The RQ-4 Global Hawk is the largest military UAV. Having a wingspan of just over 130 feet, a length of 47.6 feet, and a total weight of 14,950 pounds, this UAV has tons to offer. Let’s investigate what the RQ4 is all about.
What Does the Northrop Grumman RQ-4 Global Hawk Do?
Present in the name, RQ-4, the designation of the letter “R” by the Department of Defense signifies reconnaissance, and the “Q” stands for unmanned aircraft system. The number 4 represents the series of purpose-built remotely piloted aircraft systems.
Produced by Northrop Grumman, Raytheon, and L3Harris, the RQ-4 drone functions primarily as a high-altitude, long-endurance, and remotely piloted surveillance aircraft. Its integrated sensor suite supplies global all-weather day or night intelligence, surveillance, and reconnaissance (ISR) capabilities.
As with most UAVs, the Global Hawk’s mission is to issue a broad spectrum of ISR collection information to support joint combatant forces in peacetime, contingency, and wartime operations worldwide. It provides near-real-time coverage by using imagery intelligence (IMINT), signals intelligence (SIGINT), and moving target indicator (MTI) sensors.
The RQ-4 Global Hawk has high-resolution sensors, visible and infrared electro-optical systems, and synthetic aperture radar (SAR). Not only that, but its flight time is untouchable. Recently, the Global Hawk RQ-4 flew for approximately 34.3 hours, making it the longest unrefueled flight by a U.S. Air Force aircraft.
Global Hawk Blocks
The Global Hawk RQ-4 we know today has undergone a few changes, specifically “4.” There are multiple variants or “Blocks” of the RQ-4. Seven of them were Block 10 aircraft but were retired from the Air Force in 2011. Next are the Block 20s, which initially fielded with only IMINT capabilities. As of now, three of them have been transformed into EQ-4 communication relay configuration, carrying the Battlefield Airborne Communications Node (BACN) payload.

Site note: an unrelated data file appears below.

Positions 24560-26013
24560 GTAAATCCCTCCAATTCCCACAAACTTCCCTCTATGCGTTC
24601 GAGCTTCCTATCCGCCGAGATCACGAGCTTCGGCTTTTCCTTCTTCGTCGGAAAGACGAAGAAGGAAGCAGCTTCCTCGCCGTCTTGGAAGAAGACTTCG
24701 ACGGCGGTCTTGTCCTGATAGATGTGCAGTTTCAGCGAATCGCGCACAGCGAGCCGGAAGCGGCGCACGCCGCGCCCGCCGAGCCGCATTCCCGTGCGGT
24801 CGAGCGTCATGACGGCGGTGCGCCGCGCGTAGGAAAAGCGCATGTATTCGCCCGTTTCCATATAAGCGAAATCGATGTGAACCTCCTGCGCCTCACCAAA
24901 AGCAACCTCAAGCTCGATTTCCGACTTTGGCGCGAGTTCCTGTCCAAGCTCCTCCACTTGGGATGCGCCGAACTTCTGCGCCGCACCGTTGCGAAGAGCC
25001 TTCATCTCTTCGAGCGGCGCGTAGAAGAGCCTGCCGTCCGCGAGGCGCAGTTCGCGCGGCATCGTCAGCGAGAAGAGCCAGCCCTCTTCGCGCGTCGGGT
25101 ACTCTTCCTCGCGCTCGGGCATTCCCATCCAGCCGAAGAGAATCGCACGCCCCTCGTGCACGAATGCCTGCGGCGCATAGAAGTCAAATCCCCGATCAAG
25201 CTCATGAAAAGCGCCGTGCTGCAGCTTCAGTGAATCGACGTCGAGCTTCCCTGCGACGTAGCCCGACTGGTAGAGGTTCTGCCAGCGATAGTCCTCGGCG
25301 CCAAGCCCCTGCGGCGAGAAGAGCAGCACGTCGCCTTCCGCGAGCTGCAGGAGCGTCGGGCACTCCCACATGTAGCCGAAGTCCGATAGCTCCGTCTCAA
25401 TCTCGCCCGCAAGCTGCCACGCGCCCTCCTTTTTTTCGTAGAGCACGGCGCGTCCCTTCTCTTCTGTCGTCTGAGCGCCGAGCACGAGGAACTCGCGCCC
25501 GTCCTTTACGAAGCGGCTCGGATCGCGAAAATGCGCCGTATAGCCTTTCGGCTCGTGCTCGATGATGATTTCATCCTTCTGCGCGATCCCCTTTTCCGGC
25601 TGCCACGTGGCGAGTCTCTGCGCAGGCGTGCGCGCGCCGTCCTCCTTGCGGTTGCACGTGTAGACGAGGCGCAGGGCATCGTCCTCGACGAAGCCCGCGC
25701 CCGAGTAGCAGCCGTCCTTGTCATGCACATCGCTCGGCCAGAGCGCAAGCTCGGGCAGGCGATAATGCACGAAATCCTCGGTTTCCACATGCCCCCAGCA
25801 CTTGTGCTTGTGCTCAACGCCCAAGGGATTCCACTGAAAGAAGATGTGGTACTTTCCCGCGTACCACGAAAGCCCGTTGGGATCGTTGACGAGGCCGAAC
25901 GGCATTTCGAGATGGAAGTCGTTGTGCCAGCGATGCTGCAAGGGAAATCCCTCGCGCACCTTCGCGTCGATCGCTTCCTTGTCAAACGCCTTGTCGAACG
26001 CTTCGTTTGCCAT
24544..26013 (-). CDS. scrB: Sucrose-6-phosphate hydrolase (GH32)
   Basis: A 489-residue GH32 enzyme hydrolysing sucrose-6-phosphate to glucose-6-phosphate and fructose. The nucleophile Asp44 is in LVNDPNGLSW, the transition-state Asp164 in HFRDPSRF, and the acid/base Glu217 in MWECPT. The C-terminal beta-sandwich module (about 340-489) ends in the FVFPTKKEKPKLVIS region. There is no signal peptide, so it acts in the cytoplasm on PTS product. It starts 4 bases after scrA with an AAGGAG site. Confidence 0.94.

Following the Block 20s are the Block 30s. Eight Block 30s are fielded, and some conducted missions in Operations Enduring Freedom and Iraqi Freedom/New Dawn. They also supported Operation Odyssey Dawn in Libya and provided humanitarian relief during Operation Tomodachi in Japan.
The latest RQ-4 is a part of the Block 40 aircraft. Block 40 aircraft are equipped with a Radar Technology Insertion Program (RTIP) capable of providing MTI and SAR data. Currently, there are ten Block 40s fielded in four combatant commands.
How Many RQ-4 Global Hawks Does the U.S. Have?
According to Air Force Magazine, the Air Force currently maintains an inventory of four Block 20s, nineteen Block 30s, and ten Block 40s.
How Much Does an RQ-4 Global Hawk Cost?
In accordance with Lea Greene, the chief of public affairs at Grand Forks Air Force Base, the “base” model of the RQ-4 Global Hawk costs around $99 million. Furthermore, the latest Block 40 version adds another $30 million for sensors and other equipment. So, a Block 40 RQ-4 Global Hawk costs up to $130 million.
Is the Global Hawk Stealth?
The RQ-4 Global Hawk is stealthy, but the Air Force has plans to move forward with a replacement UAV called the RQ-180.
The RQ-4 Global Hawk took its first flight in 1998 and has participated in multiple U.S. military operations. It’s one of the Air Force’s premier reconnaissance and surveillance aircraft and has an unmatched flight time, which is why it’s been used in so many successful American missions and will always be an important part of American military history.